Lindsey Graham: Nuke Deal Leaves Iran 'On the Verge' of Making Weapons

Monday, 25 Nov 2013 04:45 PM

By Jim Meyers and John Bachman

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Sen. Lindsey Graham tells Newsmax that the agreement reached between Iran and world powers is a "huge lost opportunity" that will leave the Islamic Republic "on the verge of a breakout" in producing nuclear weapons.

The South Carolina Republican also predicts the deal agreed to by the Obama administration — loosening sanctions on Iran — is not going to "go over well" with Congress.

Graham was first elected to the Senate in 2002 after four terms in the House of Representatives. He was re-elected in 2008 with 58 percent of the vote. He is a member of the Appropriations, Armed Services, Judiciary, and Budget committees.

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In an exclusive interview with Newsmax TV on Monday, Graham says "basically, we let the Iranians off the hook."

Story continues below video.



"The sanctions really were inviting the regime to want to negotiate because of the proven effect that the sanctions had, and at the end of the day, their nuclear capability is pretty much intact. They have 18,000 centrifuges. They have a very sophisticated enrichment program. Not one centrifuge was dismantled. They got $7 billion in cash. All in all, not a very good deal [for the U.S.]."

Secretary of State John Kerry says the deal with allow inspectors to visit Iran's nuclear facilities on a daily basis, but Graham is skeptical.

"All I can say is that's exactly what they did in North Korea," he says. "They negotiated with North Korea, they applied sanctions, they gave relief to the sanctions, they put international monitors into the North Korean facilities, and look what happened.

"I don't believe that U.N. inspectors are going to provide a safeguard to Israel or the United States or the world at large.

"So having inspectors in these facilities is exactly what we did with North Korea. Did they have the capability to develop a nuclear weapon? The answer is yes."

Graham predicts that if Iran does not comply with the terms of the initial six-month agreement, "Congress will pass an additional round of sanctions. The only way you're going to get this right is for the Iranians to believe that military force is on the table to stop their nuclear program, or continued sanctions.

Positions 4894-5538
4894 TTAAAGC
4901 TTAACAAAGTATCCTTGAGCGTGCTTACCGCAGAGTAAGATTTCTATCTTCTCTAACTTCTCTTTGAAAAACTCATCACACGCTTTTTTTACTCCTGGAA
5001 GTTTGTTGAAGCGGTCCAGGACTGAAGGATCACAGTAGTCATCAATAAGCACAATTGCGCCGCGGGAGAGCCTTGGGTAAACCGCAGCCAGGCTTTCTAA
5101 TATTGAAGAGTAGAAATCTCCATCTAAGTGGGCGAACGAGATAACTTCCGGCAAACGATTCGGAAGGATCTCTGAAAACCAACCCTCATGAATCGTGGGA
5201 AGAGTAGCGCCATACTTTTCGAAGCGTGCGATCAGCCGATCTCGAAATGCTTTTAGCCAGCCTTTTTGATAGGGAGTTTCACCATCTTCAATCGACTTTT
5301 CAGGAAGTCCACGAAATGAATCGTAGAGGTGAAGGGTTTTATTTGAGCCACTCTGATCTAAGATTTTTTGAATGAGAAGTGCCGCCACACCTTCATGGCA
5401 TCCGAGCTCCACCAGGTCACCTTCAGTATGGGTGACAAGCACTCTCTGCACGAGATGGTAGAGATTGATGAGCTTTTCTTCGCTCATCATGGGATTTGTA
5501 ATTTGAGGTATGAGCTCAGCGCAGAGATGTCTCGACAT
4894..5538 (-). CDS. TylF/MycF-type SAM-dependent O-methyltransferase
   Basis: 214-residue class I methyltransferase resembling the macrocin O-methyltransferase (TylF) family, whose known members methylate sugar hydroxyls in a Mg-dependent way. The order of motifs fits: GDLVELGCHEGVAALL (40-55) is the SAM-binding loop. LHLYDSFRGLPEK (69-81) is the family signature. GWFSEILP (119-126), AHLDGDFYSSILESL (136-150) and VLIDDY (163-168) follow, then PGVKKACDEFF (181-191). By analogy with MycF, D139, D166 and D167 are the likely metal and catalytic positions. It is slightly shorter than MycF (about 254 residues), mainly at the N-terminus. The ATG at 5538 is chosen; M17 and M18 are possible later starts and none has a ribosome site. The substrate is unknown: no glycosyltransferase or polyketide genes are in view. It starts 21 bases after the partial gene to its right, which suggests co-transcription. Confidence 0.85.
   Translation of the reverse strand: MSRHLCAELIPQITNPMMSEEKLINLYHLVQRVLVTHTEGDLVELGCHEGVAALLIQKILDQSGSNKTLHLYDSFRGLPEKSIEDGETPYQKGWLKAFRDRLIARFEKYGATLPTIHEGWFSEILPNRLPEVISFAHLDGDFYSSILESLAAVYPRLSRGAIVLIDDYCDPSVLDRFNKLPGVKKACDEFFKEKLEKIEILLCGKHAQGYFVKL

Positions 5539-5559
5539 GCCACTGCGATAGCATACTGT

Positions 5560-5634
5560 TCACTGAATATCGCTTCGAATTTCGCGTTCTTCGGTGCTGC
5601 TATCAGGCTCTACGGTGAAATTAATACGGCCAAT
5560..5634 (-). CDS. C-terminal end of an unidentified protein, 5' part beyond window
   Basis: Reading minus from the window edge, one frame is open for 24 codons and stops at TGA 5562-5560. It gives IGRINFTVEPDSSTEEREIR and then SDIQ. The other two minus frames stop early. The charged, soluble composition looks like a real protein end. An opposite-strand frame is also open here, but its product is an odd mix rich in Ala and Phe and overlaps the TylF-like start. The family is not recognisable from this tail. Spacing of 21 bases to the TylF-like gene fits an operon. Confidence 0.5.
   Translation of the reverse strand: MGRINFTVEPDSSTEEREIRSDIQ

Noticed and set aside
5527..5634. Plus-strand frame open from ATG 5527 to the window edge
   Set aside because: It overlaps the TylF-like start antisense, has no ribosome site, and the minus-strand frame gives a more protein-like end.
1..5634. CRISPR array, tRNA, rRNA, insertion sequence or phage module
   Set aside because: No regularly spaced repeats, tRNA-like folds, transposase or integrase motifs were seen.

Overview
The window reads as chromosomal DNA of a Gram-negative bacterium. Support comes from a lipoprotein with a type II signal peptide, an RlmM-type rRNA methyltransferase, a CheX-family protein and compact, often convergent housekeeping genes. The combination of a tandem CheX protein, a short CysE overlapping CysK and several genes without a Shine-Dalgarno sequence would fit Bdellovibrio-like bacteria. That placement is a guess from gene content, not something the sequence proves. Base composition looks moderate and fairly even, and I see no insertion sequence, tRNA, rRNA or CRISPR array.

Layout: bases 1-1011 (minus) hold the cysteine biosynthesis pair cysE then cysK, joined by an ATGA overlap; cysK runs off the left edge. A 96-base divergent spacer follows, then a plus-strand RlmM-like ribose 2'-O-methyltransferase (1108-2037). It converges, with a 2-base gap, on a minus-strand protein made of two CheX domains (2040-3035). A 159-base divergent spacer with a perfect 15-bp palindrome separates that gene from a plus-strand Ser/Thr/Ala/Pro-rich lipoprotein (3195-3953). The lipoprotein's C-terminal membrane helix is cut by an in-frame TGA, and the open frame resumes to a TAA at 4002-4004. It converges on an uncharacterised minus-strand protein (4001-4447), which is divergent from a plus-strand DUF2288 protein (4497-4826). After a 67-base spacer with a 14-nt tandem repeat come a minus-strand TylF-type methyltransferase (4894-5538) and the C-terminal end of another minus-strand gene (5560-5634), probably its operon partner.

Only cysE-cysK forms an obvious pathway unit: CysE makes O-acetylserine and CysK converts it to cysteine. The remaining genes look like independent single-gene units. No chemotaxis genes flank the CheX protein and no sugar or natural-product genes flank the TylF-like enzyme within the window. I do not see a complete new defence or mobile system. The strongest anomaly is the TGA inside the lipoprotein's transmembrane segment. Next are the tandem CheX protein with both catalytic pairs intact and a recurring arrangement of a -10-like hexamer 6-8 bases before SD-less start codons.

"I want to dismantle the plutonium-producing reactor. If it's not operational yet, I don't want to freeze it in place, I want to dismantle it. I want to dismantle the centrifuges so they can't enrich uranium. But what's next will be a round of sanctions passed by the Congress that will tie relief to the end game.

"The end game should be four things: Iran cannot enrich uranium at all; all of their highly enriched uranium should be turned over to the international community; dismantle the plutonium reactor; and if you want a commercial, peaceful nuclear power plant in Iran, let the international community control the fuel cycle. Fifteen countries have nuclear plants that do not enrich uranium.

"I do believe there's strong bipartisan support for a new round of sanctions with an endgame that I previously described.

"The Israelis are going to be looking at the endgame."

Iran needs to understand that after "30 years of mayhem, murder, and chaos pushed by the regime, we're not going to allow you to enrich, and we're going to dismantle the plutonium reactor. That should be the demands of international community. That's exactly what the U.N. resolutions say. So this interim deal doesn't take us very far along the road to a final deal.

"The Iranians are saying this agreement allows them to enrich. I just don't think that's going to go over well with Congress.

"Ten years ago, the Iranians had about 200 centrifuges. When Obama took power in 2009, they had about 2,000. They have 18,000 today. In 2009, they had about 2,000 kilograms of enriched uranium, enough to make one bomb. They've got a lot more than that now.

"This interim deal does not dismantle any of the aspects of this program. They're on the verge of a breakout when it comes to producing a nuclear weapon.

"I just don't see how this movie ends much differently than in North Korea. The big difference is Israel. Israel is not going to allow this program to have the capability, at the end of the day, to develop a weapon. Israel is not going to bet her future on a bunch of U.N. inspectors.

"It's a huge lost opportunity. The Iranians really were on the ropes. We had a chance to deliver a body blow to their program.

"What I fear the most is that the international community will fracture. Now that you're doing business with Iran, it may be hard to hold the sanctions in place in the future. The Iranians may have successfully divided the United States from Europe, and that would be the worst of all outcomes."

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